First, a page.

As discussed in the article here, "zygosity" is generally used in the context of a specific genetic locus. However, the word zygosity may also be useful in our understanding of the genetic similarity or dissimilarity between twins. Identical twins are monozygotic. This means that during their course of development, they are formed from the same zygote which has split into two and then developed into two embryos during implantation. Fraternal twins or non-identical twins are dizygotic as they develop from two separate oocytes (egg cells) that are fertilized by two different sperms during the fertilization process. Sesquizygotic twins are halfway between monozygotic and dizygotic and are believed to arise after two sperm fertilize a single oocyte which subsequently splits into two morulae.
1. Differentiate Between Homozygous and Heterozygous Pairs of Alleles?
Suppose a diploid organism carries two duplicates of each gene which may comprise identical Alleles. In that case, it is known as Homozygous, whereas if a diploid organism has two copies of each gene, which can be different - either as dominant or regressive Alleles, it is known as Heterozygous.
Homozygous carry a similar set of Alleles for a trait. In contrast, Heterozygous have different sets of Alleles for a feature.
Homozygous results of identical individuals mean that it is pure for a trait and breeds true. For example, RR or rr while a Heterozygous individual results in dissimilar individuals who are rarely pure and produce offspring with a different Genotype. For example, Rr.
A Homozygous individual can carry either a dominant or a recessive Allele while a Heterozygous individual possesses both dominant and recessive Allele.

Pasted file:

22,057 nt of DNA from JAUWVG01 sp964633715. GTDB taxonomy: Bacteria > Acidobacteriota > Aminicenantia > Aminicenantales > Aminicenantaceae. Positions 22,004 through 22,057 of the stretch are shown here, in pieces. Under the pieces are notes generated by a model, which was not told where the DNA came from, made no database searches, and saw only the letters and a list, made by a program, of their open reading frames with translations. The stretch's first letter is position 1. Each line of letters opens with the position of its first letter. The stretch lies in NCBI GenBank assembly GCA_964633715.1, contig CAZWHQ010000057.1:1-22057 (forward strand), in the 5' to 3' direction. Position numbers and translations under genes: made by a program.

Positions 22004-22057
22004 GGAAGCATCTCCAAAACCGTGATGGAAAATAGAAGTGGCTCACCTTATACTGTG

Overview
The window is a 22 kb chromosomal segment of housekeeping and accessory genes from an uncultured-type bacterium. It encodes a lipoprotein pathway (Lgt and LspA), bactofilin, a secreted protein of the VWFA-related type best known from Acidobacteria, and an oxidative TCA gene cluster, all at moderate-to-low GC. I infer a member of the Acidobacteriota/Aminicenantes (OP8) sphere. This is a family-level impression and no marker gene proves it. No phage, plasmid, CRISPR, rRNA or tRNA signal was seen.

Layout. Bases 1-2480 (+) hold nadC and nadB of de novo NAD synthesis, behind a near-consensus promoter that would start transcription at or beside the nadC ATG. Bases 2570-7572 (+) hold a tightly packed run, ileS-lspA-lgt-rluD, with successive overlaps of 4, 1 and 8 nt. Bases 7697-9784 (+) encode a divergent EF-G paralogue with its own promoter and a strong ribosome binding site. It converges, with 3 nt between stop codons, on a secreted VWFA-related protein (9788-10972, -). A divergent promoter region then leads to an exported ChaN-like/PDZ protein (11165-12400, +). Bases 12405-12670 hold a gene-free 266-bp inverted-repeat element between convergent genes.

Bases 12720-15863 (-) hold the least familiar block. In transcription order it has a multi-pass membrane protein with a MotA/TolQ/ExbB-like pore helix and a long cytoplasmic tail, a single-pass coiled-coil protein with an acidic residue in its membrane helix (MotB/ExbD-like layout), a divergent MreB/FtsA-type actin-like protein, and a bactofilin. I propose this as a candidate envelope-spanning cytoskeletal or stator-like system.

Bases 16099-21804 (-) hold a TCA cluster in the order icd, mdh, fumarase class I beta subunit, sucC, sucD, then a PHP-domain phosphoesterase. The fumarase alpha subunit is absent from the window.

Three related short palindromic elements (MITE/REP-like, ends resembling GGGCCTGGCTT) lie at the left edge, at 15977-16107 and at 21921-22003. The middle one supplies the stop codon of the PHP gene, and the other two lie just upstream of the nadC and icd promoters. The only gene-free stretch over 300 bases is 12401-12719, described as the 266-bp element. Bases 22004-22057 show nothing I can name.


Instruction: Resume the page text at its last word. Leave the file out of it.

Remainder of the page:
A Homozygous individual produces one type of gamete while a Heterozygous individual makes two kinds of gametes.
2. State the Different Genes and Disease Caused by a Homozygous Allele?
Several of the known genetic disorders are known to exist due to the inheritance of the Homozygous Genes in the child/ offspring. Some Homozygous Allele related disorders are Nancy Sweeney syndrome, Sickle cell anemia, Tay Sachs disease, etc. In newer findings, scientists have found that several previously unknown Homozygous regions of DNA may be linked with the development of late-onset Alzheimer's, schizophrenia, and autism spectrum disorders (ASDs).
3. How can we define autosomes in genetics?
Autosomes refer to those pairs of Chromosomes found in the nucleus of the cell that has the Genes for somatic traits and is not useful in determining the sex of an individual. In the human cell, there are 23 pairs of autosomes. They code proteins for the normal metabolism of the human body that is not directly associated with the production of sexual characteristics and related molecules (sex hormones, etc.) in the life cycle of the species. The number of autosomes varies from species to species. It is however fixed for a particular species and does not alter (except during genetic disorders such as Down syndrome, Klinefelter syndrome, etc.)
4. How do dominant Genes function in Homozygous and Heterozygous forms?
In a Heterozygous Allele, both Alleles are different in their Genotype. One of them may be dominant while the other carries a recessive trait. Thus, following Mendelian laws of genetics, they will express the dominant features of the dominant Allele present in the Heterozygous pair. In the case of Homozygous pairs of Alleles, the two Alleles carry the same Genotype such that either both of them are dominant Genotypes or both are recessive Genotypes. In such cases, the expression is either a recessive phenotype or a dominant phenotype. One important thing to note is that they are “pure” for a genetic trait and will pass the same (either full dominant or full recessive) Allele to all its progeny.
5. What is the meaning of “hemizygous”? Explain the hemizygous Alleles with the help of an example?
Apart from the Homozygous and Heterozygous Allele, there is another rare in occurrence “Hemizygous” Allele found in nature. In the phenomenon of hemizygosity, the progeny receives only one copy of a pair of Alleles from the parental generation. Thus, sometimes one Allele is said to be missing (total Chromosome number is less than normal), however, there are special hemizygous cases with normal Chromosome numbers. Hemizygosity can occur when there is depletion of one of the Chromosomes or during heterogametic sex. Examples of heterogametic sex include males in the human species. They are said to be hemizygous for the X- Chromosome, as they receive only one copy of it from their parental generation.